Summer camps work to keep kids of the street

Many of you wrote in and asked us, "When it comes to crime, where are the parents?" while others have said kids just need something to do.  Wednesday, we looked to find out just what is out there to keep kids busy.

Kristi Hopson spends her summer days life guarding at one of the city's ten open pools. "It's too much going on out on the streets, and I don't want to jeopardize myself for the ignorance that's going on," she said.

The 18-year old has two children of her own to care for, and said she wants to help other young people find something good to do with their time.

A lot of kids are finding something to do at the Bickford Community Center,  one of 28 community centers in Memphis that are free & open to children throughout the week.

"We started with maybe one or two, and then they brought their friends and their cousins and neighbors, so things have grown through kids," said George Reaves, Director of the Bickford Community Center.
Reaves organizes sports, music, ceramics, computer and other programs, with the help of volunteers from Hope Presbyterian.  Bickford does not have a summer day camp, but 19 other community centers do.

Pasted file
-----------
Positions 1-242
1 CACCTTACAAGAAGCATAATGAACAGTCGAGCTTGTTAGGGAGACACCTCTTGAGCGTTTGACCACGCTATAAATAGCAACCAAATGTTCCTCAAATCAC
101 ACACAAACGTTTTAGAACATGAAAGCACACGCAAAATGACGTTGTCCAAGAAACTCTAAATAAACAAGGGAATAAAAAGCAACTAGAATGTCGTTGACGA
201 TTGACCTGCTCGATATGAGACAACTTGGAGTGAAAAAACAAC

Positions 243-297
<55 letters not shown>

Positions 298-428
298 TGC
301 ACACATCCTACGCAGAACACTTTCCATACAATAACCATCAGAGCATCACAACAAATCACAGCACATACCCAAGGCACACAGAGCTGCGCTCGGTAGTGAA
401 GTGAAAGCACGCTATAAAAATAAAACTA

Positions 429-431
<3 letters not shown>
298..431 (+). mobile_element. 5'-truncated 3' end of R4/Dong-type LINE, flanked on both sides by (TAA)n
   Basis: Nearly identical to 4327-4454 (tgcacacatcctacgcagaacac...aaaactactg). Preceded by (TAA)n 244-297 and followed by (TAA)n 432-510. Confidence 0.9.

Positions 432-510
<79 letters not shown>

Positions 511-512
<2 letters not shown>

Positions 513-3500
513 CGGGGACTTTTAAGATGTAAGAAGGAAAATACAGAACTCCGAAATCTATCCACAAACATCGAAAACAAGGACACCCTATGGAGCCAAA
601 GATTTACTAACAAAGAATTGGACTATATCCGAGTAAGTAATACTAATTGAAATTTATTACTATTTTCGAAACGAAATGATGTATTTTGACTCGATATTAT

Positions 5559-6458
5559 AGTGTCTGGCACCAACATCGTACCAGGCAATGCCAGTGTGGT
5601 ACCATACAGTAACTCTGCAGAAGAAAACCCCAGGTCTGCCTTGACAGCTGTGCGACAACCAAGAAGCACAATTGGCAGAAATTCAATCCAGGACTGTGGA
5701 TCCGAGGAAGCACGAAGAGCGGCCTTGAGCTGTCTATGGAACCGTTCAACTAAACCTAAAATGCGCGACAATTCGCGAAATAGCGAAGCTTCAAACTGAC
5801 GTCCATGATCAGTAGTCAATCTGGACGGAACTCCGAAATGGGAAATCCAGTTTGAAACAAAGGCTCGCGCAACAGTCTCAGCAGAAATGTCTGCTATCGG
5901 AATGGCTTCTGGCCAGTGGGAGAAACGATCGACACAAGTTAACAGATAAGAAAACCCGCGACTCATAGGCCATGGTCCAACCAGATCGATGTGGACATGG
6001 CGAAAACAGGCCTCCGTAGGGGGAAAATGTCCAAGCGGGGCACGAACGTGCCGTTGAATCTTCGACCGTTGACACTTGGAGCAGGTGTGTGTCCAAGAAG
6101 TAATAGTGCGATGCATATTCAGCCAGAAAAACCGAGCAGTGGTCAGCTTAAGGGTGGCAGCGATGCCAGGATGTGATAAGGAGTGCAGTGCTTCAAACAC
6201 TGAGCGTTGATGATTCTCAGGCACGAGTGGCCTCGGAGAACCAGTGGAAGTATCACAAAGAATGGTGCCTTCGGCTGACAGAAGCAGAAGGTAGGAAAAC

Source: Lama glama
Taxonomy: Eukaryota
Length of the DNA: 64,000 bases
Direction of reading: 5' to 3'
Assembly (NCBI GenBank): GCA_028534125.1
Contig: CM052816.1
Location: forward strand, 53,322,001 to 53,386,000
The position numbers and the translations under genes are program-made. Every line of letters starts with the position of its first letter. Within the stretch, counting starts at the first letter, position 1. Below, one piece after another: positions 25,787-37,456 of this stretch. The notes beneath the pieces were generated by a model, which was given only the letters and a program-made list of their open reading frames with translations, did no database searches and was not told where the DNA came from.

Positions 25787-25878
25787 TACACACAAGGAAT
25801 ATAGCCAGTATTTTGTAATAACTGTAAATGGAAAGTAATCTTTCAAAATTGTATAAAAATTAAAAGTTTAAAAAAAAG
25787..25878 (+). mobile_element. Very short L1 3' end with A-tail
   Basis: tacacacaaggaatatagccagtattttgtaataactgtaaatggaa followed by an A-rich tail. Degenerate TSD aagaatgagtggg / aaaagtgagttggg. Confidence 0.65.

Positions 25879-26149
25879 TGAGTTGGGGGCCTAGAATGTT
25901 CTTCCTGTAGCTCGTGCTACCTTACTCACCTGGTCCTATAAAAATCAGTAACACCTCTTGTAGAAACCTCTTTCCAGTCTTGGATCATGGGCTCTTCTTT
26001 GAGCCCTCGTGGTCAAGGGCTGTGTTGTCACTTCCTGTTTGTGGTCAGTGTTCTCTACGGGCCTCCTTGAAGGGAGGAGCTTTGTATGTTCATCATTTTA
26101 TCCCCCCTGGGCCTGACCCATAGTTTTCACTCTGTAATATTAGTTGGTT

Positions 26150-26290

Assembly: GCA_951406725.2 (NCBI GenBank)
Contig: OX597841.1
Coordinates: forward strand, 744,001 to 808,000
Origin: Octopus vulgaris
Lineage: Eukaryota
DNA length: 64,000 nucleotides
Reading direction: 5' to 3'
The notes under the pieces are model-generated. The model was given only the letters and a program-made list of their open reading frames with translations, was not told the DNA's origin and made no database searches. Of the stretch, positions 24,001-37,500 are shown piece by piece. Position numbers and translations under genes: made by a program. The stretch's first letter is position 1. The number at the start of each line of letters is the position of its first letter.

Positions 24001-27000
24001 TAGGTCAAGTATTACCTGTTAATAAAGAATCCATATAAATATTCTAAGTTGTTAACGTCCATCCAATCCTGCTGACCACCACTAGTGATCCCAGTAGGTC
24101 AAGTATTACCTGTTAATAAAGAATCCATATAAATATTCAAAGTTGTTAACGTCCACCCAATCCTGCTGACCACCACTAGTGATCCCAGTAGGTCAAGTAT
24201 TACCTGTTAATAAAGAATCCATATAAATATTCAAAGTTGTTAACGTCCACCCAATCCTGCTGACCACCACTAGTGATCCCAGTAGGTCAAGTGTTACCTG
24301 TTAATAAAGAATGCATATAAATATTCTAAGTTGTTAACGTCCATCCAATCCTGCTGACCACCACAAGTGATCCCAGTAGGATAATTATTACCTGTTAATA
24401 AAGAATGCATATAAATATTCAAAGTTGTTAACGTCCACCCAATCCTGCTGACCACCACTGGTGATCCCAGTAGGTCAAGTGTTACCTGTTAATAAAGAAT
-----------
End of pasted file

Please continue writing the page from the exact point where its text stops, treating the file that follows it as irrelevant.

According to parks administrators, enrollment at the summer camps is down this year, mostly because parents wouldn't, or couldn't, come up with the $5.00 per day fee.  At Bickford, Reaves said they will see anywhere from a few to a hundred kids on any given day.

"It takes one bad apple to spoil the bunch," he said. "But hopefully that's 13 apples that's gonna go out and do well.

Administrators tell us the city is working on opening up three more pools.
Summer camps are already underway at the community centers, but you may still be able to get your child in if you can appeal to whoever runs the program in your area.